A few side notes, if you will. A [i][/i] type of "unofficial" tag is often used in forum environments instead of standard HTML tags to limit the allowable tags by the administrator. Instead of filtering out ALL standard HTML tags that they wish not to allow, they can simply filter in, or allow only those tags. Less programming...

Anyway, here's the standard HTML:

<i>Nomenklatura</i> = Nomenklatura

...and so on for other tags.

Speaking of the "Imperial suburbs" I've long called Fairfax county "Fairyfax" for for another reason, but the portrait you paint of those Northern Virginia couunties is quite accurate. If they broke away and became a political appendage of DC, more power to 'em and good riddance.

Lastly, not to be a picker of nits, but you missed an albeit minor detail; that is the other side of the Imperial metro, as Montgomery and Howard counties are part of Mary's land. ;)

rick said...


could not agree with you more. i often wonder how we in the military can repeatedly get pay raises being that our govt is broke. well, that's really a dumb question as i know the one is doing the math to tabulate the costs. it's all gonna come back and bite us.

in the military we get paid leave. i don't think the private sector does that, but then again, in the private sector i don't think you can get yanked off your leave at any time. :-O but should our leave be paid leave? i want to reluctantly say no.

are we overpaid in the military? i tend to think so. i'll get back to that in a moment. remember how folks used to bicker how lower income military used to be on welfare? don't hear those complaints anymore (i think there's more welfare now and the mostly tax exempt deployments): i always wondered how some could complain about their pay. if you came in the military (which you knew did not pay a lot) married, without a house, and with a car payment, then that was your fault. i mean, that was just stupid! back to the pay remark.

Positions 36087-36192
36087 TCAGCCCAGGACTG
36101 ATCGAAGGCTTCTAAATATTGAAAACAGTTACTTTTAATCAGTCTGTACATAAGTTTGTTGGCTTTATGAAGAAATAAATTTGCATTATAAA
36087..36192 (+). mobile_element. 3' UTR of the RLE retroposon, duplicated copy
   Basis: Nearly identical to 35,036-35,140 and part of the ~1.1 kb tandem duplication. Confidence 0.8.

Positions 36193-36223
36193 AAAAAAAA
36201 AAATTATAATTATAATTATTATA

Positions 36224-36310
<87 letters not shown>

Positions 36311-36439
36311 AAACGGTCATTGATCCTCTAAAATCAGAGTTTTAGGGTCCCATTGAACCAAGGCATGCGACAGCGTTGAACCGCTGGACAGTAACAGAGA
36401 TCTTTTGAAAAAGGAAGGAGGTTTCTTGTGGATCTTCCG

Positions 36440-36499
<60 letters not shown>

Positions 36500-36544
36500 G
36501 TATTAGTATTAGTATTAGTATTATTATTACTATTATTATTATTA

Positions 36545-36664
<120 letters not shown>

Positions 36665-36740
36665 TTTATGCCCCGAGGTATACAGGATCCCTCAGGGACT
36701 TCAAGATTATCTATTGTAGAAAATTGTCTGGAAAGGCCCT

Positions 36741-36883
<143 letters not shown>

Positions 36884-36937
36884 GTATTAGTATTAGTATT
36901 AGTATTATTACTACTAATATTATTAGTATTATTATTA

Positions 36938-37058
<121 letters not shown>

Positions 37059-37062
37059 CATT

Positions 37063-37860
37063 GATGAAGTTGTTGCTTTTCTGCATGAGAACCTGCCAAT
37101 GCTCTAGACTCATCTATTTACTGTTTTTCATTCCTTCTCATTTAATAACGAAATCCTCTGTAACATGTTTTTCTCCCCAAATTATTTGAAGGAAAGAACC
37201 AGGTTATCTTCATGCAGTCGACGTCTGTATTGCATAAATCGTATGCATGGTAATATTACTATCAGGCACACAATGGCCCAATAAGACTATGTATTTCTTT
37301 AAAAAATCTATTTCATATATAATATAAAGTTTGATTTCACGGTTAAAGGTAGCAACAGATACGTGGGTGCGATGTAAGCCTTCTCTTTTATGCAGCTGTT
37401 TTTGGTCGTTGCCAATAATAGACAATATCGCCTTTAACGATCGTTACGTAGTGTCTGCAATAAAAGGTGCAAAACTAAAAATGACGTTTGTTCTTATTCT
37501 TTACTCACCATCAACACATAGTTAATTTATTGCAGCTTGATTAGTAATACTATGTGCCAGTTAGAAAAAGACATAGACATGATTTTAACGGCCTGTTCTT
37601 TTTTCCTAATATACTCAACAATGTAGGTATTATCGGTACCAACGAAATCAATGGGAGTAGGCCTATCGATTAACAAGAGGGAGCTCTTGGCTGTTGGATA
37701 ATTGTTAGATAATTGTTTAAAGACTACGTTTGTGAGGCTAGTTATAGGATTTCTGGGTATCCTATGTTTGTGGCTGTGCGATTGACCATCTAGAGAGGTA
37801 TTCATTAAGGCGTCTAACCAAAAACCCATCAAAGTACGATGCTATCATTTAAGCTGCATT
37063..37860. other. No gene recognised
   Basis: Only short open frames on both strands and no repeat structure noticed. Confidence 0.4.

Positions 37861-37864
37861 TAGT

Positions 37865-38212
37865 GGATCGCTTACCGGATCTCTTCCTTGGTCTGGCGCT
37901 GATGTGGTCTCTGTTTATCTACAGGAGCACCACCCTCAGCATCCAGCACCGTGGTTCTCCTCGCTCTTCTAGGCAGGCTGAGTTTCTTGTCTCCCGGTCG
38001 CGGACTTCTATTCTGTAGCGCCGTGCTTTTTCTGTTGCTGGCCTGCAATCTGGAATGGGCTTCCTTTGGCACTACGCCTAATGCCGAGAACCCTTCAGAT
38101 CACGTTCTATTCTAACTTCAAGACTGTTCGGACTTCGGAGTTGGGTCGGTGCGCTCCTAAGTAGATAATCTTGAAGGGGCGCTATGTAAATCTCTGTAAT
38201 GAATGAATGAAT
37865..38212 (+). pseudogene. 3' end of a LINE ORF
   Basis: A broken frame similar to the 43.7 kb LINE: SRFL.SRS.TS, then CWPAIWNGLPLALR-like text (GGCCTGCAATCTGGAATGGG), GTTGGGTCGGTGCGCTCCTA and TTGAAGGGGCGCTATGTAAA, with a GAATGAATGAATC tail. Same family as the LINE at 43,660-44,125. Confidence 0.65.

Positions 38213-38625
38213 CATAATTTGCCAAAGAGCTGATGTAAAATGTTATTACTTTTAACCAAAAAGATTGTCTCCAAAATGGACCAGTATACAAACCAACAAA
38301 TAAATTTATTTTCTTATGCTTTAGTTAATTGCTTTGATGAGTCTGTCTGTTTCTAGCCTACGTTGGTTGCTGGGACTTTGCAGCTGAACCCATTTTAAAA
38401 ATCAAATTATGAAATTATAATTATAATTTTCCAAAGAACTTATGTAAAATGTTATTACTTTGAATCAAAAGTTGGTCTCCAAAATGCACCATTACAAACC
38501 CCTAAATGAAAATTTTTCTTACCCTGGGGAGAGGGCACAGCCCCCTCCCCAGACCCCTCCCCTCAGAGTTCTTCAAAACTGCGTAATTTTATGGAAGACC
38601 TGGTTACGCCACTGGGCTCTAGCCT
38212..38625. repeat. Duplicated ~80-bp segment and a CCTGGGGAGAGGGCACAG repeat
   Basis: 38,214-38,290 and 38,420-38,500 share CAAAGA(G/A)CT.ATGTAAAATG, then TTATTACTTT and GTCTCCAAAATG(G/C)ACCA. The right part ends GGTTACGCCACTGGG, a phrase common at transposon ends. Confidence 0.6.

i now think that with the contract violations, numerous deployments, and just the physical and emotional strain put on most of us now, that the pay is worth it. we get abused. now some of the benfit packages like free college education makes me squirm in my seat. i understand wanting to keep people in and investing in your "assets"--the service member but i feel there should be a limit on it. i mean the tax payer is being forced to pay for this. some parts of this just don't sit right with me. pay raises? i still disagree with them. our govt needs to be saving money.

pensions. i must agree with boston t. party who once said that the only federal employees who should get a pension are those in the military who get wounded or get hurt because of their jobs (and some of what we do will mess you up real bad--jumping out of airplanes). as for the rest, i don't think it should happen. i mean, why do the congressmen, senators, the president, and everyone else get a pension...and i mean a huge pension?! it ain't right. taxpayers should not fund a former federal employee for life unless they sustained some job related injury.

another thing you are on point is with getting rid of federal employees. you can't simply fire them. stupid. now the military can move fast when it wants to, but in the civil service it seems that when folks screw up, that they must do so for years before they are let go unless they are a political appointee.

i once spoke to a peer and wanted out and to pursue the fbi or secret service. yes, i tried to dissuade this person and told her "to seriously pray on it cuz if it's not God's purpose for you, you're gonna get involved in something where (and i paraphrase it) you will get in over your head and probably 'fall away'." that's not how i said it, but it was my underlying message. this person would just smile and try to change the subject. i hate to see a fellow Christian go this route. another thing.

dealing with all the perks and benfits. was talking to the same person who wanted to get out. i said "you may want to make sure that you resign your commission or else they will call you back. and the circumstances won't be so good. if not, you might as well finish the last 3 years of your obligation." i got a vehement NO out of that! i don't get it. what was this person hanging on to if he/she no longer desired to be in the military?

got a friend in france who keeps me abreast of the socialism there. seems that the in thing is to get a govt job...hard to fire and the benefits package. but just as bad are those who choose to stay unemployed. these folk continue to get a check for not working. the problem she explained, and it should be obvious, is that the number of folks working is slowly approaching the number of folks who do not work. then what you'll get is higher taxes on the employed. in the end, the majority of folks in france will either be unemployed or govt employees, in both cases the same group of people, the private sector, will have to support both! now that's unsustainable development! i hate to see it when even taxing the private sector 100% will not support the govt and the unemployed.